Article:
image file: d2nr04100f-f1.tif
Fig. 1 (a) Schematic of a basic Raman scattering setup. (b) An example demonstrating the band shift and band broadening of a Raman signal for diamond nanocrystals54 as a function of number of unit cells (uc) with Raman line shape calculated via a Gaussian confinement approximation (RCF model47,48).

In recent years, with the rapid development of low-dimensional material-based applications, Raman spectroscopy has been used to characterize the size and chemical functionalization of low-dimensional materials such as nanodots, nanowires,44 and two-dimensional (2D) layered materials.45 These low-dimensional materials are particularly interesting in nanophononics due to their ability to confine phonons as they approach length scales in which their finite size or thickness begins to have a strong effect on material properties such as the thermal conductivity.22,46 For example, in the case of nanoparticles, the confinement resulting from the edges of the nanoparticle leads to a break in translational symmetry in the crystal (i.e., absence of periodicity beyond the limits of the particle). This loss of symmetry leads to a shift of the optical Raman modes and an asymmetric broadening of the signal, usually observed as a “shoulder” at lower wavenumber as shown in Fig. 1b. This is induced by the well-known phonon confinement effect. Historically, this effect has been described by a Gaussian confinement model (the Richter–Cambell–Fauchet RCF model),47,48 an elastic49,50 and dielectric51 continuum model, microscopic lattice dynamic calculations for nanoparticles,52 and Density-Functional Perturbation Theory (DFPT).53 The calculation of the line shapes in Fig. 1b were done using the RCF Gaussian confinement model47,48 assuming a spherical Brillouin zone as an approximation for integration, with experimental data for diamond nanocrystals taken from Ager et al.54 More in-depth reviews of how confinement affects Raman modes can be found in.44,55

The finite size of low-dimensional materials is conducive to the activation of forbidden modes56 or the detection of confined acoustic phonon modes.57,58 In general, Raman spectroscopy can only detect zone-center optical phonons (i.e., q = 0). This selection rule is a consequence of the infinite periodicity of a crystal lattice.55 However, in finite-sized systems in which the translational symmetry is broken, the zero-center optical phonon selection rule is relaxed. This causes the Raman spectrum in these finite systems to also have contributions from phonons that are further away from the Brillouin-zone center. This effect can be observed in systems smaller than ∼20 lattice parameters.55 Beyond this limit for larger systems, the contribution of this effect to the Raman spectra is negligible. Acoustic modes (i.e., the natural elastic vibrations of a system) are always present in materials, although they may be difficult to detect. As finite length scales are approached, acoustic modes can begin to be detected. For spherical nanoparticles, their finite size allows for the detection of several discrete Lamb's modes that are associated with spheroidal and torsional modes of the particle.57,59–61 Early demonstrations of detection of phonon confinement using Raman scattering were performed by Colvard et al.62 who measured the folding of longitudinal acoustic phonons in GaAs/AlAs superlattices. They also demonstrated that the phonon folding follows the well-known Rytov equation for infinitely long superlattices,63 a model based on the elastic continuum theory. The first unambiguous demonstration of confinement of optical phonons was measured by Jusserand et al. in 1984, detected using Raman spectroscopy in GaAs/GaAlAs superlattices.49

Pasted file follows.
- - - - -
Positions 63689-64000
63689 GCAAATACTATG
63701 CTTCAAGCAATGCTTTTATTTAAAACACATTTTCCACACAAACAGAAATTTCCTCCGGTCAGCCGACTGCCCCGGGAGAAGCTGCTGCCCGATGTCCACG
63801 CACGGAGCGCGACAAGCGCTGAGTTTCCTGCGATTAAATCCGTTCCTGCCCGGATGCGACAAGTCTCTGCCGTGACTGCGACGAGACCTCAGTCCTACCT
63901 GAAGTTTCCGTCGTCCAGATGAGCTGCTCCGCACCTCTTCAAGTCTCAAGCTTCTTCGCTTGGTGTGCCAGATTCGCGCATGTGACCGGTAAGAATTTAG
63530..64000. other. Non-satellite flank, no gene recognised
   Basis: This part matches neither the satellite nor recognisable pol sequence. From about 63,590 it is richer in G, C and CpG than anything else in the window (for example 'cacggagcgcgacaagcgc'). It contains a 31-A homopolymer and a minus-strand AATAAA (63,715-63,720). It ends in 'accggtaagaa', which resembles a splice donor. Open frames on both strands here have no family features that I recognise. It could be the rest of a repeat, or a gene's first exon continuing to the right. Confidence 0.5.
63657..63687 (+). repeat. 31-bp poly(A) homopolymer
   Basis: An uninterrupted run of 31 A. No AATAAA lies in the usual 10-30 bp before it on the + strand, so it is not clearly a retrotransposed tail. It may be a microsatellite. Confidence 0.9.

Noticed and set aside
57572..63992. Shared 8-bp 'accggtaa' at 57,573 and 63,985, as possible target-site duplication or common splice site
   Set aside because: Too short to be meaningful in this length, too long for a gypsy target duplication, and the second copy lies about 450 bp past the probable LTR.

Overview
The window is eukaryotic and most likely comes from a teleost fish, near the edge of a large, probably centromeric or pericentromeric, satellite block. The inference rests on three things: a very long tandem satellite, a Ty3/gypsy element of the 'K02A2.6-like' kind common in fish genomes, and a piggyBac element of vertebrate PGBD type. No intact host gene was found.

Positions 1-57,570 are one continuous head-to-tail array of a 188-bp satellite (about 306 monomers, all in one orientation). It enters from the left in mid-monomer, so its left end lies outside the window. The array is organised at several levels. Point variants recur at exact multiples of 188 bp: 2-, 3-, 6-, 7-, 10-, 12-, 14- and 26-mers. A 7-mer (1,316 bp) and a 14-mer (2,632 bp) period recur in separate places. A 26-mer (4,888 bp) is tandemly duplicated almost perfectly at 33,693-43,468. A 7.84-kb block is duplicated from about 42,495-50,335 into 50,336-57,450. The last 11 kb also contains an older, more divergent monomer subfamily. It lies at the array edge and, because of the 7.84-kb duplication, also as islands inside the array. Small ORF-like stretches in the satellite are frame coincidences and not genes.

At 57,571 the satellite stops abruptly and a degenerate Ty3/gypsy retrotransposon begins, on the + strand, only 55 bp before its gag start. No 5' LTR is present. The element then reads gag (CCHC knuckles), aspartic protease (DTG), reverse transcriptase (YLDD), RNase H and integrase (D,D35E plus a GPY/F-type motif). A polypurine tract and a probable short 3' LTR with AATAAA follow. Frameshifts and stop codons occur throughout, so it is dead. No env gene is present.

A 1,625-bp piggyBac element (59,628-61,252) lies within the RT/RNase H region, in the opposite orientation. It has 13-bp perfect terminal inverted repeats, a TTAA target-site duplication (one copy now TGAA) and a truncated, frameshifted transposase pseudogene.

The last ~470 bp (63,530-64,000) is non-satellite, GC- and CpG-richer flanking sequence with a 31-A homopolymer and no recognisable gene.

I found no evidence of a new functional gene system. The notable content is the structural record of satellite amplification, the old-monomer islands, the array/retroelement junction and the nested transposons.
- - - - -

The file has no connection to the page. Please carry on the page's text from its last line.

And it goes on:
Confinement in superlattices can be considered to be one-dimensional (1D) since the confinement occurs along the layered axis. Other examples of 1D confinement occur in thin films and van der Waals layered materials. In thin films, confinement of both acoustic58,64 and optical phonons54,55 can be detected. For acoustic modes, the thin film behaves essentially as an acoustic cavity with a wavevector q = nπ/d, where d is the film thickness and n is an integer. For van der Waals materials, the finite number of layers leads to the activation of interlayer modes. These vibrations are associated with an out-of-plane or in-plane displacement of the layers, which are known as breathing modes and shear modes, respectively. Both types of modes are thickness-dependent and are typically used as a fingerprint to determine the number of layers (N) of a van der Waals material.65–68 The thickness dependence of both types of modes can be simulated by using a one-dimensional linear atomic chain model.50,68 This model considers each layer to be a large artificial atom with an effective mass per unit area μ, connected by a spring with an effective interlayer breathing (K) or shear (K) force constant per unit area and separated by a distance d given by the interlayer distance. The thickness-dependence of the frequency of the breathing and shear vibrations are given by:

image file: d2nr04100f-t2.tif(1)
where i represents shear (i = ‖) or the breathing (i = ⊥) vibration, qN,j is the phonon wavevector qN,j = πj/(Nd), j is the index of the acoustic mode (i.e., j = 1, 2, 3…), and Ki is the interlayer force. By measuring the frequency of the breathing or shear vibration versus the number of layers, the interatomic force can be estimated by fitting the experimental data. Furthermore, the multiplication of Ki by the interatomic distance provides the C33 (breathing) and C44 (shear) elastic constants. From eqn (1) we can also calculate the group velocity (vg = 2πdf/dq). In the limit as N → ∞ the expression gives the limit of the cross-plane longitudinal and shear velocity, respectively.